Garfield County next to support the Thompson Divide Coalition?
Glenwood Springs correspondent
Aspen, CO Colorado
GLENWOOD SPRINGS – Garfield County might become the next local government to throw its support behind the Thompson Divide Coalition, which is trying to fend off natural gas development on federal roadless lands near Carbondale.
Or, it might not.
The coalition recently appealed to the county for a letter of support, in line with similar documents passed recently by the governing boards of Carbondale, Pitkin County and the cities of Aspen and Glenwood Springs.
Formed earlier this year, the coalition is a confederation of local groups, governments and individuals that has won the support of numerous environmental, ranching and wildlife conservation organizations in the area.
The goal of the coalition, which claims to have more than 120 members and to have gathered more than 600 signatures on petitions in support of its work, is to prevent development on 81 federal mineral leases in the Thompson Divide area. The coalition has specifically targeted about 122,000 acres of terrain, out of more than 211,000 total acres of “prioritized area” open to leases, and has proposed a hunt for alternatives to simply permitting gas companies to exploit the minerals beneath the target zone.
The request for support was raised on July 27 by Garfield County Commissioner John Martin, at the end of a special meeting regarding other matters.
Martin suggested the board vote on what he termed a letter of support for the organization, although he suggested it should not include any agreement with the idea that gas development should be prevented in the Thompson Divide area.
The other two commissioners, Mike Samson and Tresi Houpt, objected, saying there had been no notice to the public that the matter was going to be discussed, and that it would be inappropriate to make a decision on that basis.
Martin relented, and the issue was set for the “public meeting” portion of the commissioners’ Monday agenda, which begins at 10:15 a.m.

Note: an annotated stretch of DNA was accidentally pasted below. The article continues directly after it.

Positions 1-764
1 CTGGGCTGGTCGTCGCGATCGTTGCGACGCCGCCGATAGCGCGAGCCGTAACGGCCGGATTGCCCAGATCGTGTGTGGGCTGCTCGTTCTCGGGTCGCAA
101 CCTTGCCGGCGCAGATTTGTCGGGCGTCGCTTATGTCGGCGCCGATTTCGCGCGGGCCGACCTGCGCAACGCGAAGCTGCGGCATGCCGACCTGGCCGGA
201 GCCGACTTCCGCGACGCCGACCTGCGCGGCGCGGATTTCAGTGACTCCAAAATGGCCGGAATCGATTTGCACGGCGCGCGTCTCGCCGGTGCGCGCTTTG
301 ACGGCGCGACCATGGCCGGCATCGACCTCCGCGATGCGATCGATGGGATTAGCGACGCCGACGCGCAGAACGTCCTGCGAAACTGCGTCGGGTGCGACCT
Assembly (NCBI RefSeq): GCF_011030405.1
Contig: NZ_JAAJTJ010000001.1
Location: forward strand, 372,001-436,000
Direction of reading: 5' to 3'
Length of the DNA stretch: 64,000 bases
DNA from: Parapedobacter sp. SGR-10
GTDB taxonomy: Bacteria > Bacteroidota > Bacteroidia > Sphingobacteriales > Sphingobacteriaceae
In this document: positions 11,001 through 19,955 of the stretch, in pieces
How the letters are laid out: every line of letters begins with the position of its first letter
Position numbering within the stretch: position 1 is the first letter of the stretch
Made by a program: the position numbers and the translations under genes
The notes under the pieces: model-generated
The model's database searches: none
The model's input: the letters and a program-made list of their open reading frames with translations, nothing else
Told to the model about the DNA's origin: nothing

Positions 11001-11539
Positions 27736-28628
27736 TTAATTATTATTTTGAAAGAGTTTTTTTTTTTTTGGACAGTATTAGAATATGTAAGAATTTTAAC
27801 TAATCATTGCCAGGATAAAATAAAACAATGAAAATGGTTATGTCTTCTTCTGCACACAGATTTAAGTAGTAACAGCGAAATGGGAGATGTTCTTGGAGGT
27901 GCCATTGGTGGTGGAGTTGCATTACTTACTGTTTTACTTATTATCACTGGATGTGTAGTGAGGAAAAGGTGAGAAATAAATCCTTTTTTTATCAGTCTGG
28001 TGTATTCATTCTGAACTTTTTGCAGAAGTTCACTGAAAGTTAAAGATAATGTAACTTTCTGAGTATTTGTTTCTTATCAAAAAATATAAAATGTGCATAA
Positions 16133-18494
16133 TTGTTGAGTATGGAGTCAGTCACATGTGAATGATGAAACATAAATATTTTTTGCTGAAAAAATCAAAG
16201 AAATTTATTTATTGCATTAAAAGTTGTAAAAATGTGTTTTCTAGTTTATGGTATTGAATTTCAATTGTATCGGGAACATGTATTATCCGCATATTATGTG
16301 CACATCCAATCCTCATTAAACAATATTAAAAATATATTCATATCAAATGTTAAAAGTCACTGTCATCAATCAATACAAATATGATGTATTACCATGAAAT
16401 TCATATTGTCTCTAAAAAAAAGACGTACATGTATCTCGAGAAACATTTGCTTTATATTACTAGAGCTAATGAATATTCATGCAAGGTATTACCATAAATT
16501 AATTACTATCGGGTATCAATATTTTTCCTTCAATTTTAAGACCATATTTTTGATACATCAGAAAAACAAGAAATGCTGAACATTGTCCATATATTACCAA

According to the coalition, the area targeted for preservation is heavily used by recreationalists, hunters and ranchers; provides water for area homesteads and wells; and is the home of a wide range of wildlife and rare plant species.
The coalition, in its appeal to the county, cited figures that the outdoor recreation industry contributes more than $10 billion to the state’s economy, generates 107,000 jobs and nearly $500 million in tax revenues and accounts for $7.6 billion in retail sales and services across Colorado.
Hunting, fishing and “wildlife viewing,” the group declared, “pumps $3 billion into Colorado’s economy annually and supports 33,000 jobs.”
For those reasons, the coalition argues, the Thompson Divide area “is more valuable in its current undeveloped state.”
The coalition’s argument continues; “This is the ideal time to start a community dialog about how to protect this area from future development. A new administration in Washington, new oil and gas rules at the state level and a temporary economic slump have slowed the boom [and] provided a little time to contemplate the protection of this special landscape.”
The coalition questions the value of the oil and gas lying beneath the surface, as opposed to the ongoing economic and environmental value of leaving the area undisturbed.
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